TRANSLATING MYSELF AND OTHERS, by Jhumpa Lahiri. (Princeton University, $21.95.) At the age of 45, Lahiri, the acclaimed Indian American writer, decided to start writing in Italian. This memoir of the experience, recounted with passion and insight, grapples with questions that are as much philosophical as technical. “Her pursuit of Italian is about something far bigger than synonyms or dictionaries or nouns,” Benjamin Moser writes in his review his. “Studying this foreign language is, or can be, a liberation, Lahiri says: ‘I write in Italian to feel free.’”
THE SUMMER PLACE, by Jennifer Weiner. (Atria, $28.99.) In the lead-up to a wedding on Cape Cod, family secrets bubble to the surface and threaten to upend not just the nuptials but generations’ worth of trust. A meditation on mothers and daughters, Weiner’s latest novel also explores class conflicts, identity issues and real estate dramas. In a mixed review, Michelle Ruiz singles out the family’s indignant novelist matriarch for praise, as well as Weiner’s willingness to shun sentimental views of motherhood in favor of a more complicated ambivalence: “That’s the sort of biting, delicious, terribly human revelation that makes a beach read,” Ruiz writes.
LIBERALISM AND ITS DISCONTENTS, by Francis Fukuyama. (Farrar, Straus & Giroux, $26.) The renowned political philosopher raises serious questions about the way liberal democracy has been operating for the past several generations in America and around the world, and calls for a new centrism, both individual and communal, to ensure liberalism’s survival. “Fukuyama writes with a crystalline rationality,” Joe Klein writes in a review that also considers Yascha Mounk’s “The Great Experiment” (below). “Both authors suggest that some form of national service might be a way to bind the national wounds. … But Fukuyama disdains what he calls ‘a laundry list’ of policy proposals and, rather elegantly, settles on a plea for moderation.”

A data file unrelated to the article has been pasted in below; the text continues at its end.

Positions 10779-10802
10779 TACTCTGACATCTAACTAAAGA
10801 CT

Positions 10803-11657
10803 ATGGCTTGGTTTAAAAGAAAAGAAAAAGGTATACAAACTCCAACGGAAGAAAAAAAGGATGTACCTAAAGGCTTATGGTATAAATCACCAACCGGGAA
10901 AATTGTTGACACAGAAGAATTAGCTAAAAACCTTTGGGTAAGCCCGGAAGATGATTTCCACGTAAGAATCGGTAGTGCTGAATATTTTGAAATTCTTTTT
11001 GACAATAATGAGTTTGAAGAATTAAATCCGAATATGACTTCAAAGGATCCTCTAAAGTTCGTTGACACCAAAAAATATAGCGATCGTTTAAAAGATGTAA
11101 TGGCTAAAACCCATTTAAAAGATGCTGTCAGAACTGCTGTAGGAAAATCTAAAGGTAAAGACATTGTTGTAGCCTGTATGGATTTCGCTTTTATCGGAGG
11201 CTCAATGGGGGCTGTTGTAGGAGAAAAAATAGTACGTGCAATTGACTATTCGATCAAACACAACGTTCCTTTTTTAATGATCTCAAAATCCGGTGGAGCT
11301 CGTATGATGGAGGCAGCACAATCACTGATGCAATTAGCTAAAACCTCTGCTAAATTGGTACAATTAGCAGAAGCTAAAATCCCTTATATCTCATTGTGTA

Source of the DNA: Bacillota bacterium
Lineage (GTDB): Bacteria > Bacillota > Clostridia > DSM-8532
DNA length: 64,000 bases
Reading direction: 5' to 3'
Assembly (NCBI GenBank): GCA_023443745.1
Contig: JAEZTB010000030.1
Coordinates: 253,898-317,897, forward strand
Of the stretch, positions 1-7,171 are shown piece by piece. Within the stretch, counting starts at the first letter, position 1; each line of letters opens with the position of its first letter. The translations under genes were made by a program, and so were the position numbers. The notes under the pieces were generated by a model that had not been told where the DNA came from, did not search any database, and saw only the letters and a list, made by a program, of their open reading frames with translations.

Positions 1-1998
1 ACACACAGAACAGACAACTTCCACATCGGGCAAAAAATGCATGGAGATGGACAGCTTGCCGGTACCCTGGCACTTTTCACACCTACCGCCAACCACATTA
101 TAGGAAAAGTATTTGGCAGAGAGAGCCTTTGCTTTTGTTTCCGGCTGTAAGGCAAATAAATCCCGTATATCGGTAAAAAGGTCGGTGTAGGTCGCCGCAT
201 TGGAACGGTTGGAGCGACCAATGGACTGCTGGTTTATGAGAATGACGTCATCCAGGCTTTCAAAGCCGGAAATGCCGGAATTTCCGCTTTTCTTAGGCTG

THE GREAT EXPERIMENT: Why Diverse Democracies Fall Apart and How They Can Endure, by Yascha Mounk. (Penguin Press, $28.) Although Mounk is concerned about growing inequality and identity-based politics, he makes the case for optimism, advocating for diversity and inclusion. “Mounk argues persuasively that progress has been made,” Joe Klein writes in his review his. “No doubt, it will be a challenge to overcome the encrustations of monopoly power and racial enmity, political gridlock and media cynicism. But a sense of helplessness is essential to the enemies of liberalism. Supporters of diverse democracies, Mounk writes, ‘will also have to keep in check the pessimists in their own midst.’”
FIRE ISLAND: A Century in the Life of an American Paradise, by Jack Parlett. (Hanover Square, $27.99.) Parlett’s concise and personal history of the legendary gay enclave off Long Island’s South Shore brings in everyone from Walt Whitman to Andy Warhol, but never devolves into a sepia-hued exercise in nostalgia. Wayne Koestenbaum, reviewing it, calls the book a “meticulously researched, century-spanning chronicle of queer life” that “captures, with a plain-spoken yet lyric touch, the locale’s power to stun and shame, to give pleasure and symbolize evanescence. ”
THE SHORE, by Katie Runde. (Scribner, $26.99.) In Runde’s heartfelt and bittersweetly funny debut, a family in New Jersey braces for the death of their beloved father, who has an aggressive form of brain cancer. The subject is difficult, but moments of levity abound. “This is Katie Runde’s first novel, and she writes with a fluid sensitivity to detail and mood, hitting tough questions hard and head-on,” Judy Blundell writes in her review. “It is absorbing, lucid and true. Anyone who has lost someone by inches will recognize the struggle to push through despair and affirm the dogged endurance of love.”